Make a donation to ORA any time via PayPal at: - scroll down to the bottom of the page and click on the PayPal Donate button to get started with your donation today.

ORA on Twitter: "It's Adopt-A-Less-Adoptable-Pet Week @petfinder! DSH black cat 3-legged Beau. Less adoptable, but no less lovable. 416-726-5762 @ORA_Rescue"

Friday, September 9, 2011

ORA on Animal Housecalls - CP24 Talk Show

Must Watch TV!: ORA's Board Member, the lovely Corinne Thaw, will be a guest on CP24's Animal Housecalls with Ann Rohmer tonight, Tuesday, September 20th, 2011 at 7:00 P.M., to speak about our upcoming Bill Bruce event in Toronto, and to introduce Coco, a rescued Chihuahua looking for a forever home. You can also catch the show online later at

ORA-Organization for the Rescue of Animals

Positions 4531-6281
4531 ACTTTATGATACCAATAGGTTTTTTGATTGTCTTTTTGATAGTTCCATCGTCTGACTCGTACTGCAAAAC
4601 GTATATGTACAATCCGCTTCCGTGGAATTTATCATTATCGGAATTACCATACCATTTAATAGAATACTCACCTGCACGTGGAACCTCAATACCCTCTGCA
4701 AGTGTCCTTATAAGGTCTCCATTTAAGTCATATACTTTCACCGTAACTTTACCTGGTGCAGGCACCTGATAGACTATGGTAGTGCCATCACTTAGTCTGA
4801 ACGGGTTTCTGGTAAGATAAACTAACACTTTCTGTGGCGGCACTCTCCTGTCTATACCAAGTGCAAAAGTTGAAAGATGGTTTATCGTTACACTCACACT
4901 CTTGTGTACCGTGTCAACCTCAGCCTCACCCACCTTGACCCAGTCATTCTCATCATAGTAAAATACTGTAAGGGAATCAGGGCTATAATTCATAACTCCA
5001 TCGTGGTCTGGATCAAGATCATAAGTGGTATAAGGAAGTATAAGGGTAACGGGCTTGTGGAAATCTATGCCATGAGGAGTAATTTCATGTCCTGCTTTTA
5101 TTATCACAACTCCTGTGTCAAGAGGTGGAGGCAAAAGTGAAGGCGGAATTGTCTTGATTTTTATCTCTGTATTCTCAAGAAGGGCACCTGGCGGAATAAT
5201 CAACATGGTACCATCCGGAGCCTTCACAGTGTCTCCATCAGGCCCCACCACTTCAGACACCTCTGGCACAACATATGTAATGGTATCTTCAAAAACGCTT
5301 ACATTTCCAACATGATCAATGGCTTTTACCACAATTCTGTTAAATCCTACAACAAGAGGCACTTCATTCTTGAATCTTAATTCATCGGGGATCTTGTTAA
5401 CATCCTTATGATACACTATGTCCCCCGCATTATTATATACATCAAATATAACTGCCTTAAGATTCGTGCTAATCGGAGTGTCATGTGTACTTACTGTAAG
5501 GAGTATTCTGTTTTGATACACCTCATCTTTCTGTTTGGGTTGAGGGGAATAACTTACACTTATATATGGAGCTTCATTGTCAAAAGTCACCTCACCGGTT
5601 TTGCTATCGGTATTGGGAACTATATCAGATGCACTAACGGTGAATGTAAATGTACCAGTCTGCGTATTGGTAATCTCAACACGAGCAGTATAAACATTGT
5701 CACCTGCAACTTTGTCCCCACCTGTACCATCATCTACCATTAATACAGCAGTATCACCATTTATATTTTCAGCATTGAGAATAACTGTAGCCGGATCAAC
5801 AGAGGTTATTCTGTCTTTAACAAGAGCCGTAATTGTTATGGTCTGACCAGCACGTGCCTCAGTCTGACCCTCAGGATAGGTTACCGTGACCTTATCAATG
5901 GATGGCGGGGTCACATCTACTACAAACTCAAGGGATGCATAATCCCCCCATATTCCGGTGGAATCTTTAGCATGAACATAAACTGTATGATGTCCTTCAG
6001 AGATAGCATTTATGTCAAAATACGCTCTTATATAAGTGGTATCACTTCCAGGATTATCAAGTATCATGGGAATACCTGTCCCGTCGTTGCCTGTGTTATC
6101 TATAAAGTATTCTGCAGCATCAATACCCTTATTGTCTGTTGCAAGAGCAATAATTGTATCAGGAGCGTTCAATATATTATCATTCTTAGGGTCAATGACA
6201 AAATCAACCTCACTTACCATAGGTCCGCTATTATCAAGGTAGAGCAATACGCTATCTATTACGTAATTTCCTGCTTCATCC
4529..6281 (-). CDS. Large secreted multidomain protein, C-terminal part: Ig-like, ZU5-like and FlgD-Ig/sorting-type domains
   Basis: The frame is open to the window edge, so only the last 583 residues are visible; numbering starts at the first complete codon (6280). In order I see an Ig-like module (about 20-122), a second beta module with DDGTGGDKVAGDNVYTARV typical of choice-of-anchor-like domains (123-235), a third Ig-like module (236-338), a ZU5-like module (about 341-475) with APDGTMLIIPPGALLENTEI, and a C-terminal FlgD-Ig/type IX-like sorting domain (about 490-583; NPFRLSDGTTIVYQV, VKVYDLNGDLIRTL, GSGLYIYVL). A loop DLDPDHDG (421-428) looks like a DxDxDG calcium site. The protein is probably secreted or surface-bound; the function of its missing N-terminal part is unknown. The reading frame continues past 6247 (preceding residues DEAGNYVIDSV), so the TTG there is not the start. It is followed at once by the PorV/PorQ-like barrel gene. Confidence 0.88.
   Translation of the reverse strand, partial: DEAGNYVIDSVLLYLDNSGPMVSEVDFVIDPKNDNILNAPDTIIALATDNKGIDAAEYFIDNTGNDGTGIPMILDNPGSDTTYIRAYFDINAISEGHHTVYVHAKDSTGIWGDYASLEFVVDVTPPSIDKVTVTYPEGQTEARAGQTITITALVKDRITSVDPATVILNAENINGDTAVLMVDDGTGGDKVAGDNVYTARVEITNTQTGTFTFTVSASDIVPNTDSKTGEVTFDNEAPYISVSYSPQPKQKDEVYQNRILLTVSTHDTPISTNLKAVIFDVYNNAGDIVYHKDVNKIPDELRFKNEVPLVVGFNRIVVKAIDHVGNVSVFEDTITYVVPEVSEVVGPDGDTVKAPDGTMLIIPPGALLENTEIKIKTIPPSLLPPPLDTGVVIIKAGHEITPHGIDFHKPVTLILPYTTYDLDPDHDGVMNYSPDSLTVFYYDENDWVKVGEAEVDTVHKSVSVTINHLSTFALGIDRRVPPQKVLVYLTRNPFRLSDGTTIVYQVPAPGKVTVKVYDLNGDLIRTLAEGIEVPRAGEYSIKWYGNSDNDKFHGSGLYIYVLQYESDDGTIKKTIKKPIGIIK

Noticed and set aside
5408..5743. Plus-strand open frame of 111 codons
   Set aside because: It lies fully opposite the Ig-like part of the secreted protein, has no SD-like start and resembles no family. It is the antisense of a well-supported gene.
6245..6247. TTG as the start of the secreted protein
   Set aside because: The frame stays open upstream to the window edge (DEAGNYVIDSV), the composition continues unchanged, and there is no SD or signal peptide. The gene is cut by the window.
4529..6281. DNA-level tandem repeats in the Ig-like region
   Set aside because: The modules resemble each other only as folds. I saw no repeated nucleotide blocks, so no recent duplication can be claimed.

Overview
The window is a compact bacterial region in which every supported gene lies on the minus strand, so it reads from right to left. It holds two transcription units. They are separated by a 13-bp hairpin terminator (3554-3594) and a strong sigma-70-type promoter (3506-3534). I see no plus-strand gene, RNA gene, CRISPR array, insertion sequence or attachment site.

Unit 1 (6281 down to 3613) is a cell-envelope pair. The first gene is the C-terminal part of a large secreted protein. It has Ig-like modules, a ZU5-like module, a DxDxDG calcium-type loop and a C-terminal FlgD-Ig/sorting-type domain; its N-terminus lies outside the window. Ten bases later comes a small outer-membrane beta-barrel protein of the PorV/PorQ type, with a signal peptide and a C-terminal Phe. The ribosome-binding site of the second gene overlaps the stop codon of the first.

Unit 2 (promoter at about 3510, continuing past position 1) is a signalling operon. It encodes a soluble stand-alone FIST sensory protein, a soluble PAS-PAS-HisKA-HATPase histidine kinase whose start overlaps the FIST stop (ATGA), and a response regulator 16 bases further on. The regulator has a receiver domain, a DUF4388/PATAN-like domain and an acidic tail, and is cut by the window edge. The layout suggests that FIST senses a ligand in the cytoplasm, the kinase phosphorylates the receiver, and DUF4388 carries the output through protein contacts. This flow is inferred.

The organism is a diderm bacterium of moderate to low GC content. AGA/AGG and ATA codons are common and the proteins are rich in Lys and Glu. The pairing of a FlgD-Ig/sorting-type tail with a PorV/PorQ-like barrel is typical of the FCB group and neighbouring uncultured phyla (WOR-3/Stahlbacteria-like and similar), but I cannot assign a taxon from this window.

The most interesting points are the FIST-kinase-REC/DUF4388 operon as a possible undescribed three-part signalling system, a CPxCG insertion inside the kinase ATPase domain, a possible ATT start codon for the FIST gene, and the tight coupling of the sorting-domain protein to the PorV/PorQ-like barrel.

ORA on Facebook | ORA on Twitter

No More Homeless Pets and Calgary is Leading the Way, Part 4 of 4

From left to right: Animal Health Technicians, Wendy Weed and Arlene Johnson scanning for microchips in a “found” cat.

Animal Services employs four qualified teachers. The interactive presentations are all curriculum-based, geared to classrooms and not whole school assemblies, with grade-appropriate support materials. There is no cost to the school; the programs are funded by licensing. Topics include dog bite prevention, dogs in our society, urban coyotes, and a Junior Bylaw Student Project. Animal Services not only works in partnership with the Calgary Humane Society, but sees that the Humane Society receives a $244,000.00 grant each year. Bill also provides grants for the MEOW Foundation. As well, Animal Services provides support to partnering organizations in other ways, too. For example, they loaned Animal Control’s Virkon ‘fogger’ to the Humane Society when theirs broke down during a disease outbreak in their facility.